A certain series of movements may actually simulate stress in the real world, as they challenge us to our physical limits. Many times I will begin to shake, and as my body is quivering my mind goes to the wrong place. I start thinking things like: Seriously, just move on to the next pose already! No one else is shaking as bad as I am right now. You should be stronger than this. But then, I refocus on my breath and call on the muscles I need to find steadiness in the pose and release from the stress. Honestly, sometimes that means coming out of the position all together.
That experience I described above is one reason yoga is so often referred to as a practice. Learning how to stay in the moment, find stillness, and release stress under pressure are lessons that are invaluable in everyday life, but these skills don’t come easy. Yoga gives us a way to practice for the stresses of real life without sabotaging ourselves.
Notice how the thoughts I described above are just like the ones many of us have on a weekly basis. If Friday would just hurry up and get here. Why don’t these other people look stressed? I should be performing better at work. A solid yoga practice can help us manage our stress levels, stay in the moment, and learn how to stop judging ourselves harshly or comparing ourselves to the people around us. It might even teach us when it’s time to remove ourselves from a situation altogether, or dare I say that four letter word: quit.
Personally, I have gotten so much more from practicing yoga than I could have imagined. I am so thankful that I gave myself a chance to discover yoga, and I am grateful to the people who have devoted their lives to sharing yoga with others, especially Colleen DeVirgiliis at Seva Power Yoga.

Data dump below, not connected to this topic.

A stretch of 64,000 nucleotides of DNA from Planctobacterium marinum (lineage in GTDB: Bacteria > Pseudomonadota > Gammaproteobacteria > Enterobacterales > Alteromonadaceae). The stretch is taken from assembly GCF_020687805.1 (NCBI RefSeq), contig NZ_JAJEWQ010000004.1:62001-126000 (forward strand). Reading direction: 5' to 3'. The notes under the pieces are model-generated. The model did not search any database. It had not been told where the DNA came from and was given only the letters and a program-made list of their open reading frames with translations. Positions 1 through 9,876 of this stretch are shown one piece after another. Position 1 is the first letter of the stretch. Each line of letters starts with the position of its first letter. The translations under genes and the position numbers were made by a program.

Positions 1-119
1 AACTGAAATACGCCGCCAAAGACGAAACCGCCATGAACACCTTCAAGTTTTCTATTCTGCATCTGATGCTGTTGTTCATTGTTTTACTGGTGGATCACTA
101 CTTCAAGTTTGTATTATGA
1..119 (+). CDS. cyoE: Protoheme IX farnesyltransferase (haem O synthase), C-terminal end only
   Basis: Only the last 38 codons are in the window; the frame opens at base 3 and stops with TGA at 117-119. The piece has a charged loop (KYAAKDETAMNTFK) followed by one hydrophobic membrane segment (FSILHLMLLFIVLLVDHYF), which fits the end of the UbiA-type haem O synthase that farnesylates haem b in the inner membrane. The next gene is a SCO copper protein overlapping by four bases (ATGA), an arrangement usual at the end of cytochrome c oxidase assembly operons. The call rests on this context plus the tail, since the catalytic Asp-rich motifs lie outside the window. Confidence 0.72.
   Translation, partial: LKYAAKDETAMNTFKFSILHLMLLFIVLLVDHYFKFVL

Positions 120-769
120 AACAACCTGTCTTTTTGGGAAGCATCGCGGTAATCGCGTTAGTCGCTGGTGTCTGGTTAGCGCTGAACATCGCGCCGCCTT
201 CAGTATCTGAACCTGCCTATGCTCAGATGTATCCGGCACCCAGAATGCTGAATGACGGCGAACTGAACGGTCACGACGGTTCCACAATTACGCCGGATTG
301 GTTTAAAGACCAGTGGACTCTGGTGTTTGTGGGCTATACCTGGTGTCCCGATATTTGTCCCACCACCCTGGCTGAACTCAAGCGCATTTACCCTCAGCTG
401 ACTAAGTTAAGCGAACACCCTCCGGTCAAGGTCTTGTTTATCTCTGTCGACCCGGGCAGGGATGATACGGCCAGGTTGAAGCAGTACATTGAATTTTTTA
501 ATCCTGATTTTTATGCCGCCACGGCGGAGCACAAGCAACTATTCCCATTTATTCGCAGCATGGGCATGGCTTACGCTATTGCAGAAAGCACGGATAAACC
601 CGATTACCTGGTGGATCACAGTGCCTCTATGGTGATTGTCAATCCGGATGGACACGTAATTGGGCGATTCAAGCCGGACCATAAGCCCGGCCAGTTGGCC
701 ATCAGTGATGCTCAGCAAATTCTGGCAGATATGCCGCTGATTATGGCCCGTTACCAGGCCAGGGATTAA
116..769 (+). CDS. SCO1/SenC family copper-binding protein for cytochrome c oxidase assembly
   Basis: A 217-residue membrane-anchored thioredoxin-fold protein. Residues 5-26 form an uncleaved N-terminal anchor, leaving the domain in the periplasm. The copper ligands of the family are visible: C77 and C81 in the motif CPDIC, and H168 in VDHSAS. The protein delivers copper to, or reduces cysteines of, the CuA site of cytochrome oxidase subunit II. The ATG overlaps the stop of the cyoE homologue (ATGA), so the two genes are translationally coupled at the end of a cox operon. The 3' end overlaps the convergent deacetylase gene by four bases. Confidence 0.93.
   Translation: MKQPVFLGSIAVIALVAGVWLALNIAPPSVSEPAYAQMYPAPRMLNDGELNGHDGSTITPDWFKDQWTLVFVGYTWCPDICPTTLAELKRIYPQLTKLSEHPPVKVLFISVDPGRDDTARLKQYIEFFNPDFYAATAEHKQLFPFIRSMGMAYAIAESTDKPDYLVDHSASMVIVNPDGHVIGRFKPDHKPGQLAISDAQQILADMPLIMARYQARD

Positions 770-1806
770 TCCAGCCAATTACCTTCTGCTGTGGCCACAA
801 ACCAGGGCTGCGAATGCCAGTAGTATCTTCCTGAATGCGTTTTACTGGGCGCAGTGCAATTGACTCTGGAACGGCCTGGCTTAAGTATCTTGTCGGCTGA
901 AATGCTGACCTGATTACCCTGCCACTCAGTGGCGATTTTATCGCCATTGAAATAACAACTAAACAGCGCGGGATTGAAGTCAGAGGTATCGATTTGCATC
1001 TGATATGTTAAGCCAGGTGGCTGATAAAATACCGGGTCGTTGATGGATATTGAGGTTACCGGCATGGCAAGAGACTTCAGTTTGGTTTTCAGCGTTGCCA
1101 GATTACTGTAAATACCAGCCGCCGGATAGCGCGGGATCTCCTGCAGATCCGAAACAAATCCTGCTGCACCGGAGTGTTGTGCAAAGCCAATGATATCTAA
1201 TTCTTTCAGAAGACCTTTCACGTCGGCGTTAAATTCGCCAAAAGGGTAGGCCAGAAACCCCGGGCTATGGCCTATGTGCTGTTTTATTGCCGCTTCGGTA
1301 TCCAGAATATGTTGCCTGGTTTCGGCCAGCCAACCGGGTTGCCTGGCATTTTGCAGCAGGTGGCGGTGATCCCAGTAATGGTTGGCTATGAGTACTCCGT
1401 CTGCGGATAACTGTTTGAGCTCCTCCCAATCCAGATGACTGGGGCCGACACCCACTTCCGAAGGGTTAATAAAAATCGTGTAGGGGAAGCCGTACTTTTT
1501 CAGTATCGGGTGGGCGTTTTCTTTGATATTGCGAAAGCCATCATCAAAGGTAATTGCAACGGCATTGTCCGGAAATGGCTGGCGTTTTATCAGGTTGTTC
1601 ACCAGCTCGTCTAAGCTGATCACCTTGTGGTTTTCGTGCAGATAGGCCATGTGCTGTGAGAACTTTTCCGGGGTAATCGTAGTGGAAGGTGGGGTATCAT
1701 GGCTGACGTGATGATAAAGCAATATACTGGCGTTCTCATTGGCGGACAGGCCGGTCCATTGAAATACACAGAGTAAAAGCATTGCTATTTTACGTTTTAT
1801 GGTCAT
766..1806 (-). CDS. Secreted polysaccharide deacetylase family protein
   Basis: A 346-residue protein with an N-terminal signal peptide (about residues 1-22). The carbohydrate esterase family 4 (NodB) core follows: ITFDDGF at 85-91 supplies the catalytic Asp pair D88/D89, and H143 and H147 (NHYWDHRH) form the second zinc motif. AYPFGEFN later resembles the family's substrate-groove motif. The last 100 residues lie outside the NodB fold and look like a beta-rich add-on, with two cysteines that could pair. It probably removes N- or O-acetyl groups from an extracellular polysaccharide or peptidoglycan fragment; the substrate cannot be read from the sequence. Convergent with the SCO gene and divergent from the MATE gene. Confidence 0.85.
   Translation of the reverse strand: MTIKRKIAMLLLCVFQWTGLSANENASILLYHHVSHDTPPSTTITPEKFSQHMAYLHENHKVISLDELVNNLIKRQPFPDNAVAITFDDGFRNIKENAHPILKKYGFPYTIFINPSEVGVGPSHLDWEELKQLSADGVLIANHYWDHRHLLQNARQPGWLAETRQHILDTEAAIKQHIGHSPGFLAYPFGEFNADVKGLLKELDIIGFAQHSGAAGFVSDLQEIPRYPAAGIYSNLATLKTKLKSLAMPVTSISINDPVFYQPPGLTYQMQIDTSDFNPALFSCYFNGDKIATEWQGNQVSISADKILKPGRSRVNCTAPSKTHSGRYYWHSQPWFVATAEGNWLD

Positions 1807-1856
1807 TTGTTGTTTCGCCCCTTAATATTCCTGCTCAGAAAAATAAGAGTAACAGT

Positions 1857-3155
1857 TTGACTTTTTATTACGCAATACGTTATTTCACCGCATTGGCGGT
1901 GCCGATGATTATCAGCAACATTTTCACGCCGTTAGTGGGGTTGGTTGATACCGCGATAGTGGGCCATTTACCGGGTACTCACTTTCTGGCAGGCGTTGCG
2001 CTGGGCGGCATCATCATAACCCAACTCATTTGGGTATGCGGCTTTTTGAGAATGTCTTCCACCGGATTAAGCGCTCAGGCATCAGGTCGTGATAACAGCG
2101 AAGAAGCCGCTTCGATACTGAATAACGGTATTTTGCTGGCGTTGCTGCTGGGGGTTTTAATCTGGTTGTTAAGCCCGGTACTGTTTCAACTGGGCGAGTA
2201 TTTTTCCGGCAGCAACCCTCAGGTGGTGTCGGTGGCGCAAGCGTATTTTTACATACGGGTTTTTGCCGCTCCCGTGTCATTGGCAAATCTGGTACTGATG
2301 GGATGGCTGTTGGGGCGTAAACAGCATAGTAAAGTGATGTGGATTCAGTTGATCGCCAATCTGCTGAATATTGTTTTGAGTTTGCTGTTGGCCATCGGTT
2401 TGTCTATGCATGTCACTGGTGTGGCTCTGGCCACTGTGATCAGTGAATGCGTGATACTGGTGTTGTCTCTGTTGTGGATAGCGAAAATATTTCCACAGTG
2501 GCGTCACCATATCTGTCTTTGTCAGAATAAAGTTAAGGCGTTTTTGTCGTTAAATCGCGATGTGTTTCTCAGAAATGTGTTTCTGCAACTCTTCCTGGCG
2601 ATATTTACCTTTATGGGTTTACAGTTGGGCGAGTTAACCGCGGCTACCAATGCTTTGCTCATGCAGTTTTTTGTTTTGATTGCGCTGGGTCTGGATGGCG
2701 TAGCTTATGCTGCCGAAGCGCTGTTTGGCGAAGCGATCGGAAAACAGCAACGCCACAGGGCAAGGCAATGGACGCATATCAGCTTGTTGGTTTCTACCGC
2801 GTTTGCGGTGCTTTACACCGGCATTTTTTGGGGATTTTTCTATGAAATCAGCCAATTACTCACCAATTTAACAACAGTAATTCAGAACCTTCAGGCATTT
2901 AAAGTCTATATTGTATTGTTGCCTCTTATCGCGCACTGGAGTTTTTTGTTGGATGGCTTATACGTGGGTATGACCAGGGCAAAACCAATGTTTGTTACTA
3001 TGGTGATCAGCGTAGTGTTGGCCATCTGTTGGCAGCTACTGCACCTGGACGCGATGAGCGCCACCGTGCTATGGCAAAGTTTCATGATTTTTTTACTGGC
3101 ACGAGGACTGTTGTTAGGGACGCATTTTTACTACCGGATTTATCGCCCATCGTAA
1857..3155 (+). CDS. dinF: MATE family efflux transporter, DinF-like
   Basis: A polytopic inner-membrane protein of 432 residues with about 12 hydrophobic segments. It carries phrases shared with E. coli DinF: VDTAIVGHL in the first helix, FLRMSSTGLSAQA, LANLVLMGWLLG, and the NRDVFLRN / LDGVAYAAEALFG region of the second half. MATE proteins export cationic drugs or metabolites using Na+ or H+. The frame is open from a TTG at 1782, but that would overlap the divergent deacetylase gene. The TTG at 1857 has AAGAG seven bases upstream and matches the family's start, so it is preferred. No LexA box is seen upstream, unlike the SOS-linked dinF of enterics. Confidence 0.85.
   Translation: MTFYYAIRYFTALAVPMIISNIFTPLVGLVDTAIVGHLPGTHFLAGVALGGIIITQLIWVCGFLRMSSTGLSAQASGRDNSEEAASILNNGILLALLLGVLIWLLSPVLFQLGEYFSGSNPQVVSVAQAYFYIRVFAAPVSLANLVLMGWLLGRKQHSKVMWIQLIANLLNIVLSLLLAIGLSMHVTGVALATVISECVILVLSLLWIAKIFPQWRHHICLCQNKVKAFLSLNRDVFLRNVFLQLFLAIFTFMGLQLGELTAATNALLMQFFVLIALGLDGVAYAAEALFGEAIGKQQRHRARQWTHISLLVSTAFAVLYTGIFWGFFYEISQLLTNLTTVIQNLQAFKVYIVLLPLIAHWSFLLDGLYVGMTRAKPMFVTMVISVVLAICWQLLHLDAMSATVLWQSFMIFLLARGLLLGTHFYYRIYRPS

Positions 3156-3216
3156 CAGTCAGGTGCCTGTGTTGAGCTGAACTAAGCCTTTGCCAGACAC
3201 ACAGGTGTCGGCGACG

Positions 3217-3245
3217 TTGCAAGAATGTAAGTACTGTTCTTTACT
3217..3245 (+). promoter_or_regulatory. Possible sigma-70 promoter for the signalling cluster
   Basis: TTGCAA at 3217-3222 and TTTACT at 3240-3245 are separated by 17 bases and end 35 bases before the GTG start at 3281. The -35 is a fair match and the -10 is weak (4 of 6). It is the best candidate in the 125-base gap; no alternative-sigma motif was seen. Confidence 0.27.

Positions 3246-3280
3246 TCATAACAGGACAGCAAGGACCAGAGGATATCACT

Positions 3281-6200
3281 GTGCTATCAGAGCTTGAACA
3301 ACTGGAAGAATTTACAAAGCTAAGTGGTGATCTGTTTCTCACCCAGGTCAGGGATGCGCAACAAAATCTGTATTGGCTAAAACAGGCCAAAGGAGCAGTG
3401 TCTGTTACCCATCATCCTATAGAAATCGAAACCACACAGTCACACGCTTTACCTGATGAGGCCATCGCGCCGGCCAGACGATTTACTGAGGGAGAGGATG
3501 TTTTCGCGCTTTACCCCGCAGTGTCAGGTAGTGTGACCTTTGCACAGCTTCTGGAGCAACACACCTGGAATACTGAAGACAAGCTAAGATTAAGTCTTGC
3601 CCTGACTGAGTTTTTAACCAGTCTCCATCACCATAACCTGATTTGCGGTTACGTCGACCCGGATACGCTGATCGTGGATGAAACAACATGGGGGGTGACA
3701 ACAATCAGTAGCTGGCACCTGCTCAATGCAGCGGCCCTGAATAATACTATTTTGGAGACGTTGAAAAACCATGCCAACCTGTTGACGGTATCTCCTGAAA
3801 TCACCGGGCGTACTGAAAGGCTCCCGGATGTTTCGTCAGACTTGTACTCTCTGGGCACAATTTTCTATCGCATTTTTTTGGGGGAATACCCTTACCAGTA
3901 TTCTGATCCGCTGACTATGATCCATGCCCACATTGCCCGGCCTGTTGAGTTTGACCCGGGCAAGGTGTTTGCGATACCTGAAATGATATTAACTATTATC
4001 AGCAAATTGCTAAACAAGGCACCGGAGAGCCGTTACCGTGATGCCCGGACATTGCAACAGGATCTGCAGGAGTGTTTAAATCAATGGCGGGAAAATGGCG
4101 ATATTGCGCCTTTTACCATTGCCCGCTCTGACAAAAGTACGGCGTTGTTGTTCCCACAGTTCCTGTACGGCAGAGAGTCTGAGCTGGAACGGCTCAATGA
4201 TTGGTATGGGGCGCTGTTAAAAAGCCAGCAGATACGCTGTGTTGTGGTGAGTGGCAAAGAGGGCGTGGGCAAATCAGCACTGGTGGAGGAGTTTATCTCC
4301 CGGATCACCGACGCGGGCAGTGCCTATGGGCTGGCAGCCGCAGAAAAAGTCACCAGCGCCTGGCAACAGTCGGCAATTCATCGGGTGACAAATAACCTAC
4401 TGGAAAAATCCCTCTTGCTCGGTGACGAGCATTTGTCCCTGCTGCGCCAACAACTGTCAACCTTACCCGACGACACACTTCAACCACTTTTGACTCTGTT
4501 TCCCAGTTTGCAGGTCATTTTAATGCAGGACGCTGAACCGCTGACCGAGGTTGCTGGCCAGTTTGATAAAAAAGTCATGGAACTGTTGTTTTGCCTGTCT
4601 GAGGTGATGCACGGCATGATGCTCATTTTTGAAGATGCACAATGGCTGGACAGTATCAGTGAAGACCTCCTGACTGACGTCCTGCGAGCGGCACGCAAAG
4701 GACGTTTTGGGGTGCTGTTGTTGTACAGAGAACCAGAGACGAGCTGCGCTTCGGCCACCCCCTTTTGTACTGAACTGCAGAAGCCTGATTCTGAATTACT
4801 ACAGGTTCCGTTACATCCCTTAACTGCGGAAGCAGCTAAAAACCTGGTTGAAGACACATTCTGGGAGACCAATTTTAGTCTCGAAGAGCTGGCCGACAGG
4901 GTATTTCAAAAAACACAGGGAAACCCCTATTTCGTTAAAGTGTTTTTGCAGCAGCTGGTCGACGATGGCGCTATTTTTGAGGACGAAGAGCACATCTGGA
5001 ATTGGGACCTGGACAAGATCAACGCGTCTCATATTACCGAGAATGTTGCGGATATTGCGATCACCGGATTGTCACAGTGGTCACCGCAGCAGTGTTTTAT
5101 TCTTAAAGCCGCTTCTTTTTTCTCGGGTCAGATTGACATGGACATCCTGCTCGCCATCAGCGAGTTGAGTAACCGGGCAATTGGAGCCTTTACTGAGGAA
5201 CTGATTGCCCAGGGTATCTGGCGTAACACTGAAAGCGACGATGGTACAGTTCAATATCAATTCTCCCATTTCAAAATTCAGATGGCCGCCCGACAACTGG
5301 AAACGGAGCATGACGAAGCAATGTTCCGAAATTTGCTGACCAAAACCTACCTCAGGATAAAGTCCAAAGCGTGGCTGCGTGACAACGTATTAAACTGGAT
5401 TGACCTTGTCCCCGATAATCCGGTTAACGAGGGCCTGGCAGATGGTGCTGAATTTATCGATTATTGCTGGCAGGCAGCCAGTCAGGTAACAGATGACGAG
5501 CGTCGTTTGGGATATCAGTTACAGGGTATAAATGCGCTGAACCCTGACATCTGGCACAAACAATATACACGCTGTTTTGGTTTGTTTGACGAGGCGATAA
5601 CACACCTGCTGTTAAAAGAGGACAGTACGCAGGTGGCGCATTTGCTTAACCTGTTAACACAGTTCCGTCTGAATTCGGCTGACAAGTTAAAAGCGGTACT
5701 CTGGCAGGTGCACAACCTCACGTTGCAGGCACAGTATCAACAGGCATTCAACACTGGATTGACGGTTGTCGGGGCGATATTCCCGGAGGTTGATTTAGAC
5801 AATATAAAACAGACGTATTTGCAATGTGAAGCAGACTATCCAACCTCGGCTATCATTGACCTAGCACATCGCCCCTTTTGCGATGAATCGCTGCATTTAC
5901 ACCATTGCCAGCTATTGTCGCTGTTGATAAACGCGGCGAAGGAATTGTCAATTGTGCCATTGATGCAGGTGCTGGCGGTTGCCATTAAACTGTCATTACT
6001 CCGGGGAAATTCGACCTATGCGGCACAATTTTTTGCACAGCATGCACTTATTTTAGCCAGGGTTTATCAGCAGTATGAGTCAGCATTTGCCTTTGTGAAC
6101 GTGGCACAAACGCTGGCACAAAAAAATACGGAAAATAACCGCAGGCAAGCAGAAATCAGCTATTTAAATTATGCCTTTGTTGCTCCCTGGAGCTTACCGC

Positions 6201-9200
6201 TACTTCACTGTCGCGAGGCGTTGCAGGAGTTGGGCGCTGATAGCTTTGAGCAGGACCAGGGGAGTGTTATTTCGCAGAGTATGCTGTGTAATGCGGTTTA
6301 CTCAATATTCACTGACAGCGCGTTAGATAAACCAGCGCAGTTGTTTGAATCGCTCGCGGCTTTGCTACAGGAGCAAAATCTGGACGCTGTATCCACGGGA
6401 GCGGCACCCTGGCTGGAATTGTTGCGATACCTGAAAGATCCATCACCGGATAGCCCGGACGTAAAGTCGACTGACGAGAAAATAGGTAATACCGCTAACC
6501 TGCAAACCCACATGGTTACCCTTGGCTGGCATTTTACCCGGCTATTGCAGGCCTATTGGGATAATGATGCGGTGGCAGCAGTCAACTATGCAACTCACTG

Despite my years playing sports and my military training, I am discovering strength and physical capabilities that I didn’t know I had. I am developing a new skill set for dealing with stress and strengthening my personal and professional relationships. I have such a deeper mind-body connection and even a stronger connection to people and the world in general. After each practice, I somehow become more aware of just how connected all things are.
I remember eating breakfast one Saturday morning after a class and the food was delicious. And, somehow, I knew my enjoying that meal was dependent on so many other people. From the chair on which I sat, to the plates off of which I ate, to the food that I consumed – farmers, chefs, servers, truck drivers, factory workers and more all worked hard and passionately that I may have had the privilege of enjoying that very moment.
As I stated earlier, I got into yoga for a good workout and ended up with way more than I bargained for. And from talking to other people about their experiences it seems to be true for most others as well. So don’t worry about what your initial reason for doing yoga is, because the reason you start practicing will not be the reason to keep practicing.